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Tuesday, 26 June, 2001, 11:26 GMT 12:26 UK
Caring for the Aids orphans

There are 14 million Aids orphans across Africa
By Ishbel Matheson in Nairobi

Outside the school gates, an elderly man waits for his grandson. As he stands there, he seems burdened with grief.

Over the past four years, David Massau, a retired security guard, has lost five of his children to Aids.


Little is said or heard of the problem of the aged

Father Angelo Dagostino
"It is so painful," he says. "Because its enough losing five children. And then the same children leave you with another lot. Then it's so painful."

Mr Massau is coming to terms with the fact that he will probably outlive the grandson he cares for as well. It is a heartbreaking situation but one which is not unusual.

Aids has already killed an estimated 22 million people - many of them in Africa. Most of those who die are in the prime of life - and they often leave behind children.

"The orphans have been able to get the limelight in the last few years, orphans through Aids, but little is said or heard of the problem of the aged," says Father Angelo Dagostino.

He runs a charity which helps needy families. Apart from the grief of bereavement, elderly people also face financial hardship.

Hard work

In a Nairobi slum, a children's choir booms out on the radio. The song tells of Kenya's struggle for independence.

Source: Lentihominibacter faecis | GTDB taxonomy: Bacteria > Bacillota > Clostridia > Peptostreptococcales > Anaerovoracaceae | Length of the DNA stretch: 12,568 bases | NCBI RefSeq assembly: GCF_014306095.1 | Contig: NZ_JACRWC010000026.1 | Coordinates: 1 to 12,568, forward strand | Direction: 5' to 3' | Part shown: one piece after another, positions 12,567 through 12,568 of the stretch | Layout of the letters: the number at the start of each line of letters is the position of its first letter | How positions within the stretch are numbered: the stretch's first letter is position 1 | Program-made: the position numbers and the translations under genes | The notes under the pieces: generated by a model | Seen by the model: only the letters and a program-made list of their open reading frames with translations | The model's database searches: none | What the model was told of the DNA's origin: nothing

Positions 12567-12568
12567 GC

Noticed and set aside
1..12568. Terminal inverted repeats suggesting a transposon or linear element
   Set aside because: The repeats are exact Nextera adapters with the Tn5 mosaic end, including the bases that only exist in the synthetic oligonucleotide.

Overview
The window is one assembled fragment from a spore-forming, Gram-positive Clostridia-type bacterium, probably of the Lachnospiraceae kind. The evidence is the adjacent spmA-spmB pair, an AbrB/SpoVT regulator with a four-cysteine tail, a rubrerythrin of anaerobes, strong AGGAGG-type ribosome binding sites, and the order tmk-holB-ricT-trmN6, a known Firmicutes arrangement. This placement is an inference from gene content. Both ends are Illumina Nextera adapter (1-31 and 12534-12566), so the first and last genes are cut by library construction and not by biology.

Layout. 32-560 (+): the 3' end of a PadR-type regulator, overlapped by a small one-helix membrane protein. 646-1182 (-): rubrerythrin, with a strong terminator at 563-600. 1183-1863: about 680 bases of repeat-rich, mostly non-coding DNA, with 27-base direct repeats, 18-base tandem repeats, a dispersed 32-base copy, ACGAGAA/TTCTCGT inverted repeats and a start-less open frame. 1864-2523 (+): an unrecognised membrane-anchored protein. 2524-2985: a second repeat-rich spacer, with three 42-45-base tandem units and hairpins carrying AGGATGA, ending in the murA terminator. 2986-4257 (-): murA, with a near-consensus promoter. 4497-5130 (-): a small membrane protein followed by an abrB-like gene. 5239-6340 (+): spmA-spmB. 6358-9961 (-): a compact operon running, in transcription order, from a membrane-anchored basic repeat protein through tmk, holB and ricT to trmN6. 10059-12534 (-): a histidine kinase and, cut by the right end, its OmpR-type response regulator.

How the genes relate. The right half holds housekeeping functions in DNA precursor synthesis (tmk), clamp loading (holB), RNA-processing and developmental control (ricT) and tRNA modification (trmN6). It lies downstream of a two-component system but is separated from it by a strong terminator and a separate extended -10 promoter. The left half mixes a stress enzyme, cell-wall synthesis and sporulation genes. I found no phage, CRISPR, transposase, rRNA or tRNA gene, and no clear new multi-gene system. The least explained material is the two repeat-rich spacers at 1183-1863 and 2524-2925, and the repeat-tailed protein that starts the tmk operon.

But for 66-year-old Hannah Mukami, the struggle is for survival. She not only supports herself, she is the sole breadwinner for a staggering 18 grandchildren.

"Naturally, when a mother or a parent is bringing up children, she would have in mind that the children will take care of me during old age," she says. "But it so happened that problems came from all directions, even though that is a dream."

Visitors to Hannah Mukami's tin shack at lunchtime are confronted with a bewildering number of toddlers and teenagers, all waiting to be fed. Grandparents care for their grandchildren out of a sense of duty and love. They do the best they can, but it is difficult.

Already there are 14 million Aids orphans in Africa. As parents continue to die, the responsibility of raising the next generation will increasingly fall on the shoulders of a grandparent.

Unless help is given, it is a burden that many elderly people will find too heavy to bear.

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See also:

26 Jun 01 | Americas
Africa calls for help fighting Aids
25 Jun 01 | Africa
Kenya accused over Aids orphans
19 Apr 01 | Africa
SA victory in Aids drugs case
23 Nov 99 | Health
HIV hits 50 million
25 Jun 01 | Africa
How to spend Aids fund
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